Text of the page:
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Not Another Feel-Good Story About Metastatic Breast Cancer

There's lots of great new research to be excited about but there's still no cure.
"I could not bring myself to believe that if knowledge presented danger, the solution was ignorance. To me, it always seemed that the solution had to be wisdom. You did not refuse to look at danger, rather you learned how to handle it safely."

The quote above, from Isaac Asimov, is about artificial intelligence, but as a woman with metastatic breast cancer, it resonates with me this month as July 2017 takes on a decidedly "Pinktober" feel, but with a welcome focus on metastatic breast cancer.

A really fantastic study that estimates the changes in metastatic survival rates, among other things, was published earlier this summer, followed by essays about breast cancer "cures" and reflections on past treatments.

That study was followed by one that has raised questions and fears because it looked at whether or not neoadjuvant (that is before-surgery) chemotherapy could lead to metastasis. The study looked at a rodent model and tissue from 20 patients who'd undergone neoadjuvant therapy with three specific drugs. The finding, in a nutshell, appears to be an urge for caution with this type of treatment with the drugs studied. To say it is preliminary is an understatement.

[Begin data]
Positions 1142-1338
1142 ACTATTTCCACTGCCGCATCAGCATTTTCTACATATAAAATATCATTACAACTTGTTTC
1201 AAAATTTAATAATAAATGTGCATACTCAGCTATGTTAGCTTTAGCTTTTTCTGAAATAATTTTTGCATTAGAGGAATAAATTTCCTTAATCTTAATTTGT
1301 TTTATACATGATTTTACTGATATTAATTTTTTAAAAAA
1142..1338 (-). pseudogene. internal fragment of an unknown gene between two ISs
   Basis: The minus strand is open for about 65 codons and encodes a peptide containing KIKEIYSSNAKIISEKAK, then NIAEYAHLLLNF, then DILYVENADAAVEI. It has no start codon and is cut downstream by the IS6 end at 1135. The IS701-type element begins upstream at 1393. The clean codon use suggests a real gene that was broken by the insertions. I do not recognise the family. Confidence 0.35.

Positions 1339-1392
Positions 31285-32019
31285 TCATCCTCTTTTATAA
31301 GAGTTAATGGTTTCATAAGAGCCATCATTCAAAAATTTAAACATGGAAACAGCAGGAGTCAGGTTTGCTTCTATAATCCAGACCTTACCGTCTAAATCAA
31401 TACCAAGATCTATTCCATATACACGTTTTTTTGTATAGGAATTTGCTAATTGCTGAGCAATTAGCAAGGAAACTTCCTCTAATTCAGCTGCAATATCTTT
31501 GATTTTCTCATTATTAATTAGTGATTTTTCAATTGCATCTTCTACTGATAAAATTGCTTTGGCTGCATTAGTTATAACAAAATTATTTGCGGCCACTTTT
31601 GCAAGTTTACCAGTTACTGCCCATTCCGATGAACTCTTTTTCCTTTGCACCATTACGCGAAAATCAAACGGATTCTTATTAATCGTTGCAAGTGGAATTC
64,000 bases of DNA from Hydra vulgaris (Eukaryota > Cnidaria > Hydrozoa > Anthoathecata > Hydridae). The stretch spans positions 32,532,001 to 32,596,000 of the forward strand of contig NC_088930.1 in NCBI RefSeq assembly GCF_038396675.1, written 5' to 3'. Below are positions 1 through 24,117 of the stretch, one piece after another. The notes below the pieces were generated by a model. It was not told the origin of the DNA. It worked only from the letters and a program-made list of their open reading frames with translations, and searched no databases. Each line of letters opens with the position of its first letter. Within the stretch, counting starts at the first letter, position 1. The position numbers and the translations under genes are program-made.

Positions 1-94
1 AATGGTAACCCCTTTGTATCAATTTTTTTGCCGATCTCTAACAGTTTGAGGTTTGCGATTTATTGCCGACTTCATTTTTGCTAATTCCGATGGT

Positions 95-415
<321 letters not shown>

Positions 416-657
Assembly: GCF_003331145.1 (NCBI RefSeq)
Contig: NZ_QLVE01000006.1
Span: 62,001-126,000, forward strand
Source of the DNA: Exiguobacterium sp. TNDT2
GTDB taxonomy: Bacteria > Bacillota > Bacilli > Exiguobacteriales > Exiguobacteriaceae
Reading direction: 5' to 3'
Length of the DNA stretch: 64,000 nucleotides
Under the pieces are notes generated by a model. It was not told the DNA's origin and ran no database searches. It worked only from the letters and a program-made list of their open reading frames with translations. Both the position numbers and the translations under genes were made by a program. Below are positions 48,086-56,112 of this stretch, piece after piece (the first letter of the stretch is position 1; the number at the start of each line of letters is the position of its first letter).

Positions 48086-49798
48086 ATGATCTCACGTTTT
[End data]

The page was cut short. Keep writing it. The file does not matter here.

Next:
But there's no getting around the fact that these scientists may have found something important for many women who'll be diagnosed with breast cancer in the future. The finding may eventually lead to real, effective prevention of metastasis in a select population of patients. Eventually. Maybe.

The fact that a limited number of drugs were looked at in this study on neoadjuvant chemotherapy is telling. Breast cancer, as much as we want a silver bullet, is a complicated disease. The cancer roaming my body is different from that of someone else given the same HER2+ label, it is vastly different from my friend with ER+ breast cancer, and both of us are different from someone else with triple negative breast cancer.

But that doesn't stop newspapers and magazines and newscasters from looking at these studies and painting a picture of a cure.

Talk about this article with other patients, caregivers, and advocates in the Breast Cancer CURE discussion group.
Martha lives in Illinois and was diagnosed with metastatic breast cancer in January 2015. She has a husband and three children, ranging in age from 12 to 18, a dog and a lizard.
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